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I understand why $F^S$ (where S is a set) is a vector space. I just don't see why we can think of $F^n$ as $F^{\{1,2,...,n\}}$. I saw someone saying that we can think of $\mathbb{R}^3$ as the set of functions from ${\{1,2,3\}}$ to $\mathbb{R}$, but how can a function be a number in $\mathbb{R}$? Or do they mean the result of the function? I'm self-learning math so I apologise if the answer is obvious.

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  • $\begingroup$ What is $\Bbb R^3$ for you? $\endgroup$ – Asaf Karagila Dec 22 '17 at 10:27
  • $\begingroup$ More importantly, if $\Bbb R^3$ is a space of $3$-tuples, how can a tuple be a number? $\endgroup$ – Asaf Karagila Dec 22 '17 at 10:34
  • $\begingroup$ @Asaf Karagila I always thought of $\mathbb{R}$ as the space containing all possible combinations of 3 real numbers. $\endgroup$ – Surzilla Dec 22 '17 at 11:12
  • $\begingroup$ Okay, so either a combination of numbers is a number, or your comment about "how can a function be a number in $\Bbb R$" is irrelevant here. Because $(0,0,1)$ and $(1,0,0)$ are not the same vector, even though it's "almost the same combination". $\endgroup$ – Asaf Karagila Dec 22 '17 at 11:16
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If $f$ is a function from $\{1,2,3\}$ into $\mathbb R$, then $\bigl(f(1),f(2),f(3)\bigr)\in\mathbb{R}^3$. And if $(a,b,c)\in\mathbb{R}^3$, then you can define a function $f$ from $\{1,2,3\}$ into the reals by $f(1)=a$, $f(2)=b$, and $f(3)=c$. So, there is a bijection between $\mathbb{R}^3$ and the set of all functions from $\{1,2,3\}$ into $\mathbb R$.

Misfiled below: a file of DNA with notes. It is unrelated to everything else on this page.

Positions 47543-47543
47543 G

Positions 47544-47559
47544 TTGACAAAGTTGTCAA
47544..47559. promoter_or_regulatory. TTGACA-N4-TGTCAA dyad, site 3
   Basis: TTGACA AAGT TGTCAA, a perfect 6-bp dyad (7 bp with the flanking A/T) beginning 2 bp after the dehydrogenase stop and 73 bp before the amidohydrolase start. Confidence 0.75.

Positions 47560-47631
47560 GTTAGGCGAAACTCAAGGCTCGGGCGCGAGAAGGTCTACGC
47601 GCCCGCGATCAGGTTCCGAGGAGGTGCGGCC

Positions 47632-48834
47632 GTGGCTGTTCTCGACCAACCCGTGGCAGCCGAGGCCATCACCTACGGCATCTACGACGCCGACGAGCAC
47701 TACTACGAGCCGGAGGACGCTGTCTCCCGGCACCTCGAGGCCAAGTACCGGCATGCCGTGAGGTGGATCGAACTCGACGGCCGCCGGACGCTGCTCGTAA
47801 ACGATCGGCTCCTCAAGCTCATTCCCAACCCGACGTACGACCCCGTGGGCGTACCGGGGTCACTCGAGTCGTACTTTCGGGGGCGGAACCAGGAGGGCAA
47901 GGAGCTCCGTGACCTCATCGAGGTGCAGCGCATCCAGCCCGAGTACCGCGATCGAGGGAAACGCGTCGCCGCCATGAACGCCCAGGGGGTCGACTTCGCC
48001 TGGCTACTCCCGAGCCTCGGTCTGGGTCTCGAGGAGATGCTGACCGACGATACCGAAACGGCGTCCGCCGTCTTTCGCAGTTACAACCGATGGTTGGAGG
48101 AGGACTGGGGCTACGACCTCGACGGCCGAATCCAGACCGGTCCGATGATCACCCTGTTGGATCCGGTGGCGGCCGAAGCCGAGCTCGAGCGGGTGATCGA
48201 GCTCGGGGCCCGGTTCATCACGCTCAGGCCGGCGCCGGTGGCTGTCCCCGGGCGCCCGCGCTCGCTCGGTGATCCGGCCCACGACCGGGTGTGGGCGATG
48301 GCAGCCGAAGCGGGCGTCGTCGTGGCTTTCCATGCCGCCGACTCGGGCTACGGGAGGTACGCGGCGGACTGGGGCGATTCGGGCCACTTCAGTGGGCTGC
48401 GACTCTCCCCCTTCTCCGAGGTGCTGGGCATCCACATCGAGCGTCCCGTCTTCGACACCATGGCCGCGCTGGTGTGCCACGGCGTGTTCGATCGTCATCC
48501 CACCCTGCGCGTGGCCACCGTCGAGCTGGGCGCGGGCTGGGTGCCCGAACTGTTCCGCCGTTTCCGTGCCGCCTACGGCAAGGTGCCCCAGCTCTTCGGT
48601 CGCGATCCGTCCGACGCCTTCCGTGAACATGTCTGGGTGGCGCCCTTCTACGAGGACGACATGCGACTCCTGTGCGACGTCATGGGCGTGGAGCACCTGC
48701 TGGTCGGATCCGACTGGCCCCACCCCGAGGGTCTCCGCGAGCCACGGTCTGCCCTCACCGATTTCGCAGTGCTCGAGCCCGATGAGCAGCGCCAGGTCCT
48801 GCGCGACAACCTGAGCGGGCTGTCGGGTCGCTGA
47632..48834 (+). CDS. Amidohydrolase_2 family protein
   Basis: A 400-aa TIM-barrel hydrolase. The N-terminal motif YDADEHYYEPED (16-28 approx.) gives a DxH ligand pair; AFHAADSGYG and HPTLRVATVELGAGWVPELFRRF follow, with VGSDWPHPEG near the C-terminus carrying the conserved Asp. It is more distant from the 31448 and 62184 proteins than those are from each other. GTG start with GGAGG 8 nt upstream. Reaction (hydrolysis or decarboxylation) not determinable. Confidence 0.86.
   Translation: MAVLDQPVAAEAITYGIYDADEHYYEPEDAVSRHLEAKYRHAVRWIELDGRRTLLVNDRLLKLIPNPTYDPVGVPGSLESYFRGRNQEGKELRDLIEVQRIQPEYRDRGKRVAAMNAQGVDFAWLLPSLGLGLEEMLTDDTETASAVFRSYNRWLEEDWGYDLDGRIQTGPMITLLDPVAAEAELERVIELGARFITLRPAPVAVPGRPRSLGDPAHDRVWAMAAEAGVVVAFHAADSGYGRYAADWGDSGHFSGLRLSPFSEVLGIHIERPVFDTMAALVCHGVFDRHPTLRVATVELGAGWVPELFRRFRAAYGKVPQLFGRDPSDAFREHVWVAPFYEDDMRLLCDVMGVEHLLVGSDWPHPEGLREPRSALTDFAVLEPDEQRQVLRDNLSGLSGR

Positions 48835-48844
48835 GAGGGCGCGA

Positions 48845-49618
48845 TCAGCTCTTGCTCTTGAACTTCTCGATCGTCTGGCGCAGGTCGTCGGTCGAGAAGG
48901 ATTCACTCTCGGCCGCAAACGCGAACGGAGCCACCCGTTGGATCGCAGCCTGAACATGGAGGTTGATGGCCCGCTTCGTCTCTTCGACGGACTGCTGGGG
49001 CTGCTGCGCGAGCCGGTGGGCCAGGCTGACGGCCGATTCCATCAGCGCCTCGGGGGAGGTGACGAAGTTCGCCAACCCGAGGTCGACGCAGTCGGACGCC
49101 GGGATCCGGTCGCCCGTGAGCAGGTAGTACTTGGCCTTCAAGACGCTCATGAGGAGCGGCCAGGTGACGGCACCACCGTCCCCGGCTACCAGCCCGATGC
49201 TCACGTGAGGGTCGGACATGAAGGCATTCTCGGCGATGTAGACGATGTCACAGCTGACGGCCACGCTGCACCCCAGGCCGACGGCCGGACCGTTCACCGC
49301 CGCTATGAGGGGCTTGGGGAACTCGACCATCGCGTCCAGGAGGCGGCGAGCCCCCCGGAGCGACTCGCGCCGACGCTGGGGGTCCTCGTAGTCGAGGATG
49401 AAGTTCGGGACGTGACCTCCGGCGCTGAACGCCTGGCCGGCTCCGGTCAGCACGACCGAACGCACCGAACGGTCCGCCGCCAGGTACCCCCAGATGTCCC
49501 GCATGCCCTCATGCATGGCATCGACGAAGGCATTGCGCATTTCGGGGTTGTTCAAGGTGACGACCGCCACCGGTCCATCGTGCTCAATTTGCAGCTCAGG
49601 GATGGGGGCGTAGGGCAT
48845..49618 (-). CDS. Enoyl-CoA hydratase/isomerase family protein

By the same argument, there is a natural way of identifying $F^n$ with the set of all functions from $\{1,2,\ldots,n\}$ into $F$.

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  • $\begingroup$ Thank you, I think I get it. You use the output of the function, not the function itself. $\endgroup$ – Surzilla Dec 22 '17 at 11:14
  • $\begingroup$ @Surzilla If my answer was useful, perhaps that you could mark it as the accepted one. $\endgroup$ – José Carlos Santos Dec 22 '17 at 11:15
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Mathematically speaking, the @José Carlos Santos is the right one, and is the one teached in universtity classes.

What you probably need is a more "semantic" tranlsation of that answer. Let's try:

$\mathbb R^3$ is the set of triples $(x_1,x_2,x_3)$ where $x_1,x_2,x_3$ are real numbers. Right? Now, what does it mean "$x_1$"? "$x_1$" is the number that corresponds to the place $1$. So $x_2$ is the number that corresponds to the place $2$, and so on.

Therefore, $(x_1,x_2,x_3)$ is in fact a correspondence from the set of places $1,2,3$ to the set of real numbers, that is to say a function from $\{1,2,3\}$ to $\mathbb R$.

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